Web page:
My teenage summers were spent working at Camp Inawendawin on Paint Lake. The camp was owed by the Andersons who treated the staff like family. We worked hard in the kitchen and dining room 6 1/2 days each week with Wednesday afternoons off.
Each Wednesday we rushed through our work in order to hitch -hike to our cottage on otter Lake, hoping to get there in time for a late swim and supper. Hitch-hiking was a popular mode of transportation for young people. it was easy to hitch a ride and once in Dorset, we often walked the rest of the way. If we were lucky, Jack Crozier would give us a ride in the back of his truck from the camp to Dorset when he came in to pick up the mail. Dad drove us back tot eh camp next imorning in time to start work at 7:30 am.
We worked with Ellen Avery who was the main cook for the camp and Jennie McLennan who was pastry cook. our pay cheques came at the end of the 2 months of summer. We were paid $200. for the summer with a $50. bonus. Our pay included our lodging and food. Camp food was excellent. The campers were very well fed and desserts Jenny made could have won prizes! After the evening meal, a sign-song usually got under way and ended with the singing of the Camp Inawendawin song.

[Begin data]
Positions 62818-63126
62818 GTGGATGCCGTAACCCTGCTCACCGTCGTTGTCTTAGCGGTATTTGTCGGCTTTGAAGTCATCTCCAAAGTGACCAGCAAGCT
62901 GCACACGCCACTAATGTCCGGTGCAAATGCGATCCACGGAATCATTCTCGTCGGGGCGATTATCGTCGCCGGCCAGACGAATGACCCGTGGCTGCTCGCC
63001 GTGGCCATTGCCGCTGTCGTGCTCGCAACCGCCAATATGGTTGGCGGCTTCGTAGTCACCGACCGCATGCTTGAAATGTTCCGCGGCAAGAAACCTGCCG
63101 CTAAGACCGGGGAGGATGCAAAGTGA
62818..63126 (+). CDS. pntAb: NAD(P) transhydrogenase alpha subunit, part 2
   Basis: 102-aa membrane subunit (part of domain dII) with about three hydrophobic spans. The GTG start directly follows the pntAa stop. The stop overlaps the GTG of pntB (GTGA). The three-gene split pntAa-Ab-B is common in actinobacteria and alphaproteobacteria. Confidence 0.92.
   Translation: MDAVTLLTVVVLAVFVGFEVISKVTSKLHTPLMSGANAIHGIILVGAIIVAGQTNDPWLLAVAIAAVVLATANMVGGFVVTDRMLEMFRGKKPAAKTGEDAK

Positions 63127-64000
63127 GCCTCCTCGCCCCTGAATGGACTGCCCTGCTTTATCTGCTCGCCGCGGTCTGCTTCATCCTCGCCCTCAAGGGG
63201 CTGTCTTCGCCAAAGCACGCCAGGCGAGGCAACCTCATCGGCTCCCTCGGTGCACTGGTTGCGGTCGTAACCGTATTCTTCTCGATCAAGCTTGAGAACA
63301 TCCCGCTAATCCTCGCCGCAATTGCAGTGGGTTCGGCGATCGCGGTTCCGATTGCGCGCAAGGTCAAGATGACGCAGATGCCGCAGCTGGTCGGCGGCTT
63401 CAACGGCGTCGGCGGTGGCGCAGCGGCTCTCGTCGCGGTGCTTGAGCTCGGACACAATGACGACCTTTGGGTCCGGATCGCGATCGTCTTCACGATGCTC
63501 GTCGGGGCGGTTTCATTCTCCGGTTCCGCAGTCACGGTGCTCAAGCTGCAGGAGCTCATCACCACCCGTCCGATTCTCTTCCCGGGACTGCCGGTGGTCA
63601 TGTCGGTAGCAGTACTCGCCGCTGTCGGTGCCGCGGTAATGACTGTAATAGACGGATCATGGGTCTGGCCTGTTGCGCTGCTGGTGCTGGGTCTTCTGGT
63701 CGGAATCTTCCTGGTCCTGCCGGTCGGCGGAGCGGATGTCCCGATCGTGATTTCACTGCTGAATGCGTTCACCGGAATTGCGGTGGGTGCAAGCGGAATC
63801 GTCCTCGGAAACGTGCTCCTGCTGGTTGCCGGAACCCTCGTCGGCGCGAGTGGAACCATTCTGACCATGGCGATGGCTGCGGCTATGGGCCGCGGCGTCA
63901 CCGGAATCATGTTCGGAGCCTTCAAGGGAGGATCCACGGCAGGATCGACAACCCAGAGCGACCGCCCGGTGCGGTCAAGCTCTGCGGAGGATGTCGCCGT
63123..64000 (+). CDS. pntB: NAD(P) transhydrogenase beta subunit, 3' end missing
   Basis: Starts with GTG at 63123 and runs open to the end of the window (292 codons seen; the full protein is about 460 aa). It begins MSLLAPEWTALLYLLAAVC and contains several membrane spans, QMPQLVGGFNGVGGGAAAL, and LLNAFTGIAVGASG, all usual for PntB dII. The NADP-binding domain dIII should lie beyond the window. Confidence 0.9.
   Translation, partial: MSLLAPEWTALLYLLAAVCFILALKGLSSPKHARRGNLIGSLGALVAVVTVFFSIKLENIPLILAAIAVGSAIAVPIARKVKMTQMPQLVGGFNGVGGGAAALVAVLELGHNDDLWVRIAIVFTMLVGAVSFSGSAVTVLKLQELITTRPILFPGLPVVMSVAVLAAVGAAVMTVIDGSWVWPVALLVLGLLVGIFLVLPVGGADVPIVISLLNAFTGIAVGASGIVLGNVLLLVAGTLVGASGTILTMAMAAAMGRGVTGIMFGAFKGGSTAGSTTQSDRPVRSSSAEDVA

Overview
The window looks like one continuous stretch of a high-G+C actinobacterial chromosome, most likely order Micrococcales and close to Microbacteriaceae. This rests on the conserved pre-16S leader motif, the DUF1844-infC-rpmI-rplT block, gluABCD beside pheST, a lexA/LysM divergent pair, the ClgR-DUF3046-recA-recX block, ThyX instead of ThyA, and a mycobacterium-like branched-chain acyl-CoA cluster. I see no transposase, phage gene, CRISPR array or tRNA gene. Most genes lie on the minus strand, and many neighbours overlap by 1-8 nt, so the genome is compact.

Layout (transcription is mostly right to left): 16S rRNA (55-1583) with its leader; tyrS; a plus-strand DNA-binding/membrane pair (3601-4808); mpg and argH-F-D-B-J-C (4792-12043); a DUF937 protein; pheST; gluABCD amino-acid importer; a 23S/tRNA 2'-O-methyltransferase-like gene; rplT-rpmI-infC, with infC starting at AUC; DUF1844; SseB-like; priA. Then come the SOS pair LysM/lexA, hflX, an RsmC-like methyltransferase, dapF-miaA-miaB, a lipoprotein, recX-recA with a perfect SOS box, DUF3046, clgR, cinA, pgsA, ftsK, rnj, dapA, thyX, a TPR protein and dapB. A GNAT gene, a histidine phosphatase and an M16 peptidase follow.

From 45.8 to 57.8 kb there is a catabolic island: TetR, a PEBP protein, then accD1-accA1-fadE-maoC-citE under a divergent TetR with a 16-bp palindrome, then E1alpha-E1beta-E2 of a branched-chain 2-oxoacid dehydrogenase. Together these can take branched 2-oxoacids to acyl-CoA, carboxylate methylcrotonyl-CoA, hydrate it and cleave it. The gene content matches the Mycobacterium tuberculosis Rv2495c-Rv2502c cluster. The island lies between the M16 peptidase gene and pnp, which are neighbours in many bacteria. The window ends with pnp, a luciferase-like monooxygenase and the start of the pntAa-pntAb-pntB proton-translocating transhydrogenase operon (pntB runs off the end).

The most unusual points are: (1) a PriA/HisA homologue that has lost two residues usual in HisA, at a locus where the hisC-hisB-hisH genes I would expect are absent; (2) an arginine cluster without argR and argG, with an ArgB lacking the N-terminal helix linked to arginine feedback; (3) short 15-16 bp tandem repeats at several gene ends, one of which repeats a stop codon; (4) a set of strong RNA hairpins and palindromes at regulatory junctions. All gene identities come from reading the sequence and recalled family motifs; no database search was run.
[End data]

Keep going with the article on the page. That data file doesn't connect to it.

Inawendawin…lovely refuge in the Northland We will return again To stand here hand in hand Inawendawin We know that time will never change you The greatest camp that’s ever been Inawendawin We love Inawendawin We all hope to come again To dear old Inawendawin
Camp Inawendawin offered the girls swimming, canoeing, surfing, horse-back riding, overnight camping, crafts, drama and everything else a camper would enjoy. The campers cabins all had names and each week a cabin was chosen as best camper cabin for its neatness. Cabin names included Bob Inn, Bo Out, Sleepy Hollow. Our staff cabin had as its name Hollow Log. The name Inawendawin conjures up many happy summer memories of days and nights spen at camp on Paint Lake near Dorset.
Fond memories remembered by Lorna Cassie – Bywater